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Extension of policies that don't comply with ACA called ploy


By Virgil Dickson
Posted: March 5, 2014 - 7:30 pm ET
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The Obama administration's decision Wednesday to allow people to keep insurance plans that don't comply with the Patient Protection and Affordable Care Act for an additional two years was quickly criticized by ACA opponents as a midterm-election-year ploy, even as administration officials were denying politics was involved in the decision.

Regardless of the motivation, the change likely will irk insurers hoping to sign up as broad a spectrum of the public, especially healthy people, as possible in compliant plans offered on exchanges.

“Plans need to know the parameters in which they have to work so they can make the best decisions for the consumers they serve moving forward,” said Jeff Drozda, CEO of the Louisiana Association of Health Plans, which counts both large payers and small regional plans as its members.

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Last month, during an earnings call, Humana expressed disappointment in the number of enrollees it had from the exchanges at that point and blamed the company's woes on the transitional policy, for example.

“We believe this change will result in an overall deterioration of the risk pool and ACA-compliant plans as more previously underwritten members have stayed with their current carriers rather than enter the exchanges,” Humana President and CEO Bruce Broussard said.

Administration officials Wednesday, confirming media reports that started surfacing early this week, announced insurers could renew noncompliant policies that begin on or before Oct. 1, 2016. That means some customers can stay on these plans into 2017.

This is an extension of a decision made in November when the president gave states the ability to allow noncompliant policies to continue. Originally these plans were only meant to last until October 2014, right before midterm elections in November.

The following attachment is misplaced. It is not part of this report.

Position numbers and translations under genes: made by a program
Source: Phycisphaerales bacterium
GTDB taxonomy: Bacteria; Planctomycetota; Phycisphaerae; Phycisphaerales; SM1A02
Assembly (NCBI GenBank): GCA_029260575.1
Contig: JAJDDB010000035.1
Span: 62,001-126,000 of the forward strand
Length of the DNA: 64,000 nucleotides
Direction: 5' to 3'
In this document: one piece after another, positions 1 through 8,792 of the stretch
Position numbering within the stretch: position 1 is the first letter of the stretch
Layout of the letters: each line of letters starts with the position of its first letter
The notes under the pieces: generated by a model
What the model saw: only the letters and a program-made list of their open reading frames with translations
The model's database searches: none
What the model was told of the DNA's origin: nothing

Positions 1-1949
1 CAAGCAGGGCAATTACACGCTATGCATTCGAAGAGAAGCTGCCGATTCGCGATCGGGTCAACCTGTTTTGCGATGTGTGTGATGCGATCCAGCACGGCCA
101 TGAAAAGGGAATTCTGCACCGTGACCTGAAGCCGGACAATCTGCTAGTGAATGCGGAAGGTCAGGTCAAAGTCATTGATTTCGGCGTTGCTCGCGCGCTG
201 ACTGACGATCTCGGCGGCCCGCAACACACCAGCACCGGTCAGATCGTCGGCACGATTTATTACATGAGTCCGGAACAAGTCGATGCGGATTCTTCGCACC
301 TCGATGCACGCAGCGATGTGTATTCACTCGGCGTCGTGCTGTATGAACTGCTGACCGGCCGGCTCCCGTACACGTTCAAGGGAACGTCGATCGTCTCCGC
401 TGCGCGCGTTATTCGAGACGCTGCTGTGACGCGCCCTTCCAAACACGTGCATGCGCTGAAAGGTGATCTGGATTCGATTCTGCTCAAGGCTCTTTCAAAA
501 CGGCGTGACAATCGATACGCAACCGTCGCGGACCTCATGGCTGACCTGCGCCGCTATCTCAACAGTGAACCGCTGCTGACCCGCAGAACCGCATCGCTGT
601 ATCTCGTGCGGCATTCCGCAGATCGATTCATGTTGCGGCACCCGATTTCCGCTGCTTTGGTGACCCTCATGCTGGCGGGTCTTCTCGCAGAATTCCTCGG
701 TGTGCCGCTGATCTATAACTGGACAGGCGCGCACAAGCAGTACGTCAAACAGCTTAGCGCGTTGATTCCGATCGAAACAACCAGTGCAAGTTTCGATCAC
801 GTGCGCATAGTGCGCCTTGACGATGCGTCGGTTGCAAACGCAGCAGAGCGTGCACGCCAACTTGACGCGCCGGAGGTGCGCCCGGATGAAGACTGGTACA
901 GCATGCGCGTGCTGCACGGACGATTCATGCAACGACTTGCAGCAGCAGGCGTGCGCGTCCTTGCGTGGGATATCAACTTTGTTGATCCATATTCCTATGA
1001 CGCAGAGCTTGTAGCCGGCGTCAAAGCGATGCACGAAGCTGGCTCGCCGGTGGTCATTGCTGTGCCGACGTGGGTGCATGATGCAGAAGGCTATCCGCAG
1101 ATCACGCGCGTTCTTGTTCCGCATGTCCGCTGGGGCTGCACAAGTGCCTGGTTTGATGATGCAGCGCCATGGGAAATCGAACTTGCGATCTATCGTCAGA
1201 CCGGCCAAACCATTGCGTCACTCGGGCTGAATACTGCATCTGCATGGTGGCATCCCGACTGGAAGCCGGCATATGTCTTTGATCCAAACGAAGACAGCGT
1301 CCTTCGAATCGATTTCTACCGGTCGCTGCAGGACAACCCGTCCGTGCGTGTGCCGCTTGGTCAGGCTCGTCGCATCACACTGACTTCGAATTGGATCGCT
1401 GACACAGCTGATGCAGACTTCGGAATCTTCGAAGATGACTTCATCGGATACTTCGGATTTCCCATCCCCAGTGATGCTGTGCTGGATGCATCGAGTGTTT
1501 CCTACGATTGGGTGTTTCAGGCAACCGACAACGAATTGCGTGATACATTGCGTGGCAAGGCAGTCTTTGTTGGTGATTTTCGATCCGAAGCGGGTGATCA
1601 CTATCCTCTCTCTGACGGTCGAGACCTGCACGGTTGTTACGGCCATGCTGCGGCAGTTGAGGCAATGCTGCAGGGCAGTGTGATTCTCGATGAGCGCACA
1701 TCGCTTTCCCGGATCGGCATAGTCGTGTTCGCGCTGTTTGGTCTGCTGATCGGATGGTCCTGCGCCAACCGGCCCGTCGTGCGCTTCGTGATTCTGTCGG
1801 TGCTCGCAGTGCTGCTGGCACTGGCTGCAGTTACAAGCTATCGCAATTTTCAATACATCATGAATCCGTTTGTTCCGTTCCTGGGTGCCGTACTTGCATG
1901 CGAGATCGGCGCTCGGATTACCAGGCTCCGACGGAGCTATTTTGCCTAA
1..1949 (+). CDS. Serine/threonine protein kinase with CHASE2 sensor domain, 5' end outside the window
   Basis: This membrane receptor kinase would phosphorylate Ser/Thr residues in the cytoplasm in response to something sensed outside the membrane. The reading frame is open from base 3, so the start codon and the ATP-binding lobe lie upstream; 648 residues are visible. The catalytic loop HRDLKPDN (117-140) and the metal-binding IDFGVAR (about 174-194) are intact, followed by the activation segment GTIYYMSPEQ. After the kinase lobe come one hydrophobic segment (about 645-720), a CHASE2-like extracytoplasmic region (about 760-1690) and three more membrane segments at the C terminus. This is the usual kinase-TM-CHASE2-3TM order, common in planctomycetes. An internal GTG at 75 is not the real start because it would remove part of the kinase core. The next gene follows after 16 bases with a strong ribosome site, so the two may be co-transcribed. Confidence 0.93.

High-ranking administration officials who spoke on background to reporters Wednesday insisted multiple times that the potential backlash of thousands of people receiving policy cancellation notices right before heading to the polls played no part to the extension.

Instead, they said, the extension gives 500,000 consumers in these plans time to make the choice of staying in their current policy a little longer or joining a new marketplace plan. They added that it's likely all of these consumers will make the switch to a compliant plan by 2016, but if they do not, HHS now has the discretion to extend the transitional policy for a third year.

The more than 20 states that chose not to allow consumers to keep noncompliant plans will now have another opportunity to do so as long as the plans are still active, they said. People now in compliant plans can't go back to ones that don't meet the standards.

Beyond any administration concern about midterm elections, concern about the tax penalty these individuals were facing likely also played a role in the decision, said one ACA observer. Before the new extension, if a person didn't have a compliant ACA plan by the end of the enrollment period in 2015, he or she would have been hit with a levy worth up to 2% of income when filing taxes in 2016.

“Without the extension, a lot of people may get hit with the tax penalty and that could lead to a political fallout,” said Ning Liang, co-founder of a new website that helps people compare and sign up for ACA-compliant plans on HealthCare.gov.

The change is likely to provide scant political cover to Democratic congressional candidates facing broad attacks over the administration's healthcare policy, some said.

“I think, at this point, consumers have wised up and are asking some demanding questions,” said Peter Pitts, president of the Center for Medicine in the Public Interest. “This extension further demonstrates the disingenuous nature in how certain political candidates are presenting the Affordable Care Act to their constituents”

“The problem is you can't unshoot the gun,” said David Hogberg, a healthcare policy analyst at the National Center for Public Policy Research. “People are going to remember that the administration violated a very serious promise that people could keep their plans and I suspect Republicans will use that to no end this November.”

The extension gives Republicans one more change to the Affordable Care Act to criticize. Grace-Marie Turner, president of the Galen Institute, a conservative research organization, noted that her organization has tracked at least 19 changes made, most by executive order, to the ACA since it became law.

Follow Virgil Dickson on Twitter: @MHvdickson


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